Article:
SRS manager: NNSA’s review of role at SRS ‘routine’
The National Nuclear Security Administration’s review of its purpose and missions at the Savannah River Site is “routine” and almost procedural, according to the U.S. Department of Energy’s Savannah River Site manager, Michael Budney.
On Monday, Budney provided the Savannah River Site Citizens Advisory Board a DOE-centric update, during which he addressed a June 29 NNSA internal memo, which the Aiken Standard earlier obtained.
“You’ve probably seen the news reports about the memo that NNSA put out about studying about three alternatives for their future operations at the Site,” Budney said. “This is just a routine kind of process we always go through – especially when there’s different, new leadership – about looking at doing an evaluation of how things operate and what’s the best way to do it, what’s the most efficient means.”
“We routinely do this at all the places where DOE has a shared site between EM and NNSA,” he added.
The DOE Office of Environmental Management is the current SRS landlord. SRS is an ongoing nuclear cleanup and remediation site.
The NNSA is a semiautonomous DOE agency in charge of the nation’s nuclear complex.
The June 29 memo, sent by NNSA chief Lisa Gordon-Hagerty to the Savannah River Field Office, announced the creation of a working group to study three large-scale SRS shakeups: the NNSA becoming the SRS landlord, the NNSA issuing separate contracts for all mission-related activities at SRS, and relocating the Site’s tritium mission.
“It’s a question of what ought we, if there is anything we ought to transfer, when should we transfer it, what should the sequence be if we’re going to do that,” Budney said.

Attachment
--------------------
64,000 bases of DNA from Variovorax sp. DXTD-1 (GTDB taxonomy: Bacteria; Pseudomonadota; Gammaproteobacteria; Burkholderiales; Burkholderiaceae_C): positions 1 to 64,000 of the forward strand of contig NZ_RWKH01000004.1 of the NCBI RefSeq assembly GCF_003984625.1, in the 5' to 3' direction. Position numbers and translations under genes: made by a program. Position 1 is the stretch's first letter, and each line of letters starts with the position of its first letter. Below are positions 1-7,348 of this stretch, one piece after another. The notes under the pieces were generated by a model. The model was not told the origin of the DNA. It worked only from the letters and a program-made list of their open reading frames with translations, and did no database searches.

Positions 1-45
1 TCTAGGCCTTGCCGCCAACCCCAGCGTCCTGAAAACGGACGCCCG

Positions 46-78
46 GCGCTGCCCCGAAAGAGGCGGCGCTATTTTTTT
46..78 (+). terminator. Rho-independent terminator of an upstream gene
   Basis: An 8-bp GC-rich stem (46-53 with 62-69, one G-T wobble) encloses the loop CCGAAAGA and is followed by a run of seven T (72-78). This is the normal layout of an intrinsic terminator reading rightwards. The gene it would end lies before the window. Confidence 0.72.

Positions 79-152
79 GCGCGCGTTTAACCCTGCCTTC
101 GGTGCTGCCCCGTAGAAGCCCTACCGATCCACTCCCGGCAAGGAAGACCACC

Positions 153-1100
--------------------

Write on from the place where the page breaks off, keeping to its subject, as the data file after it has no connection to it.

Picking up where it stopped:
Gordon-Hagerty, in her memo, directly attributed the study and working group to a federal judge’s June 7 injunction, which – for now, at least – sustained the controversial Mixed Oxide Fuel Fabrication Facility project.
That same injunction imperils the NNSA’s plutonium pit production efforts, as the NNSA and the U.S. Department of Defense on May 10 jointly recommended turning MOX into a pit production hub. Plutonium pits are nuclear weapon cores, often referred to as triggers.
“In light of this injunction, NNSA must re-evaluate the viability to execute enduring missions at the Savannah River Site,” Gordon-Hagerty wrote.
A DOE Environmental Management response – sent by DOE Environmental Management leader Anne Marie White on July 3 – called for an “integrated” effort.
“I believe this is an opportunity to better focus both of our offices’ missions,” White wrote. “I look forward to working together.”
An interim briefing on the NNSA’s path forward is due within 90 days, according to the memo, and a final briefing is due Dec. 14.
Budney said there are no “predetermined answers.”
State Sen. Tom Young and state Rep. Bill Taylor, both Aiken Republicans, have voiced their support of a NNSA landlord takeover. Young, however, has said he will fight to keep the tritium mission at SRS.